We were talking about there perceived friendliness of people in various cities that we have both been to. And I often try to notice patterns in systems or in modes of human interaction; I’m interested in how people form clusters and what makes them tick, what makes some people enter the hubs/communities, what makes them leave and the like. I guess It seems that the smaller a city is, the less likely the people are to connect with outsiders, or welcome a newbie into their clique.
My friend moved to Vancouver ages ago, and spent over a year there. He noted that despite having no problem finding one-time hookups, real friendships didn’t really blossom. Another friend went west recently and had East coast-hating vitriol spit on him by those who never even visited Toronto. I return now and, besides enjoying and nurturing my established circle of old friends, have not a single time even had an opportunity to randomly meet a person. These days here I/we meet a new person almost every night. Or I have no problem talking to people, and they’re friendly. Bigger cities with their bigger ponds possibly mean that there is always more fish out there? Or you will never see that person again, why not try your best now? Or practice makes better, especially when you’re in a megalopolis?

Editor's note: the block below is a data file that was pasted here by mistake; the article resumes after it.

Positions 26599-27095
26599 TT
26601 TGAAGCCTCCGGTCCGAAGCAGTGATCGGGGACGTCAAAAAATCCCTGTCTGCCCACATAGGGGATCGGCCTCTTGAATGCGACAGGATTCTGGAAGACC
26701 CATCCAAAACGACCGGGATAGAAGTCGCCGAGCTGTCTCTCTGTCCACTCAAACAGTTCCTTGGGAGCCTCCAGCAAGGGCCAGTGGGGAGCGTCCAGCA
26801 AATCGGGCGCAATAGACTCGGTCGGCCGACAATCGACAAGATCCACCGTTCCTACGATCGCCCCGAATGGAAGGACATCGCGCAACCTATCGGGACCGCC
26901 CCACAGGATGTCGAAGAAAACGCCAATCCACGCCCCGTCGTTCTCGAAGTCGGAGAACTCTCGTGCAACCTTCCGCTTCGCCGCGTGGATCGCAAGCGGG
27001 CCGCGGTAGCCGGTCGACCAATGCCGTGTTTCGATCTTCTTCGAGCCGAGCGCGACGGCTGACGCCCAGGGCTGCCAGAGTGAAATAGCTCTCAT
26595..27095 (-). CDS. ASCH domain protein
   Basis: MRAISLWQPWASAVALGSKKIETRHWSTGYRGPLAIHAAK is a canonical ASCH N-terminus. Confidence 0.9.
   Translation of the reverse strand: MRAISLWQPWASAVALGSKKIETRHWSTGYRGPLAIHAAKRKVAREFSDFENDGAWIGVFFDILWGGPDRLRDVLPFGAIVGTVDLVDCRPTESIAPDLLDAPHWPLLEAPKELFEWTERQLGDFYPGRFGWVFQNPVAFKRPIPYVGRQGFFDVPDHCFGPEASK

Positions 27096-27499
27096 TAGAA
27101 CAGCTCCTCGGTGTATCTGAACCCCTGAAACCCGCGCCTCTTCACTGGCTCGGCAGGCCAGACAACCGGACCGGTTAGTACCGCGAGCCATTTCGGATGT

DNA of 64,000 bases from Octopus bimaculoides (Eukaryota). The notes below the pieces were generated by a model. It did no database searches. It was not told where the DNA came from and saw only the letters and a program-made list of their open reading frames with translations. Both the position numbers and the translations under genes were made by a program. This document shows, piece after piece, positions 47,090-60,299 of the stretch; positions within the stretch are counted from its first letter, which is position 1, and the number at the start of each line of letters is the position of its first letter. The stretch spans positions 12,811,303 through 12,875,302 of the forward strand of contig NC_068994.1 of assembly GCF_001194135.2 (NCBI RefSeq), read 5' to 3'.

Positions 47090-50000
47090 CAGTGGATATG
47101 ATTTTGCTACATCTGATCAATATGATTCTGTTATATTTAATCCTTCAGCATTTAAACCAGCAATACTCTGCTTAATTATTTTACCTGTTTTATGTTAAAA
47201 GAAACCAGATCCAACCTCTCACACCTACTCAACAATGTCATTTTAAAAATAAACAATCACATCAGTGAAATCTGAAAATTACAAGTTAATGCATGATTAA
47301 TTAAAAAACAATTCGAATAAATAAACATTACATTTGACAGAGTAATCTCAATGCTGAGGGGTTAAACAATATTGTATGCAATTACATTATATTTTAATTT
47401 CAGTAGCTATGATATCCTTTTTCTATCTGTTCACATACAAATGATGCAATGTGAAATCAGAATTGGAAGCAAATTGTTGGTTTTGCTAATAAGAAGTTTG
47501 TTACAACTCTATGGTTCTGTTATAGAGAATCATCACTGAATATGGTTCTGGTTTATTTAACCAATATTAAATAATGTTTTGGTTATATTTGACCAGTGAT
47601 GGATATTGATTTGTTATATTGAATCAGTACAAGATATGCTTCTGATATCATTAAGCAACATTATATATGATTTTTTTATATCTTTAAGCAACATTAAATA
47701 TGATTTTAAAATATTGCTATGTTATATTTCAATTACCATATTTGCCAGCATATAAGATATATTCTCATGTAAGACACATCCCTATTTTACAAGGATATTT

In New York I have strangers come up and talk to me a lot. Montreal are a brave folk, except when they start addressing me in French which I speak 0 of, at which point I think they become turned off. Whatever the case, it got me thinking about the super small community, for example, Tiny, Ontario where I spent few nights at a friend’s cottage. Well, there was nobody to meet and socialize with in the first place 🙂 Small (and I mean 1-2 million residents in a greater area is still small) communities, in my experience, tend to stay more centered on their own groups and are less open to newbies. Maybe it’s just the elitist West coast communities, I don’t know. Need to explore Europe more for a better understanding.
PS. No hate, please, these are just my opinions.